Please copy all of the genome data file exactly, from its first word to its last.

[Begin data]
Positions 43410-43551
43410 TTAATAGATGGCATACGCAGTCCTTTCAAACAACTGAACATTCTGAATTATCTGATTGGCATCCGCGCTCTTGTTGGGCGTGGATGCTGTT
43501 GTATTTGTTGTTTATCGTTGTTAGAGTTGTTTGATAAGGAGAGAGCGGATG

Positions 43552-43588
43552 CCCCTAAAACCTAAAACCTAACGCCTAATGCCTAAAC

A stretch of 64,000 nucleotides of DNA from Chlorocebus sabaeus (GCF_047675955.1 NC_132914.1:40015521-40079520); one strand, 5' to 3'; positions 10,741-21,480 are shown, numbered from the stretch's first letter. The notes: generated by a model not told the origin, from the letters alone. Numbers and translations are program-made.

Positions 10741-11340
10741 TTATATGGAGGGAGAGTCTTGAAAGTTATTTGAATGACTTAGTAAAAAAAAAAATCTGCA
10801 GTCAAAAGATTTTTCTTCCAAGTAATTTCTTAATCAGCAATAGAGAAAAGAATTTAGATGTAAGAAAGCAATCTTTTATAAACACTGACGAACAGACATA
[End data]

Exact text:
Positions 43410-43551
43410 TTAATAGATGGCATACGCAGTCCTTTCAAACAACTGAACATTCTGAATTATCTGATTGGCATCCGCGCTCTTGTTGGGCGTGGATGCTGTT
43501 GTATTTGTTGTTTATCGTTGTTAGAGTTGTTTGATAAGGAGAGAGCGGATG

Positions 43552-43588
43552 CCCCTAAAACCTAAAACCTAACGCCTAATGCCTAAAC

A stretch of 64,000 nucleotides of DNA from Chlorocebus sabaeus (GCF_047675955.1 NC_132914.1:40015521-40079520); one strand, 5' to 3'; positions 10,741-21,480 are shown, numbered from the stretch's first letter. The notes: generated by a model not told the origin, from the letters alone. Numbers and translations are program-made.

Positions 10741-11340
10741 TTATATGGAGGGAGAGTCTTGAAAGTTATTTGAATGACTTAGTAAAAAAAAAAATCTGCA
10801 GTCAAAAGATTTTTCTTCCAAGTAATTTCTTAATCAGCAATAGAGAAAAGAATTTAGATGTAAGAAAGCAATCTTTTATAAACACTGACGAACAGACATA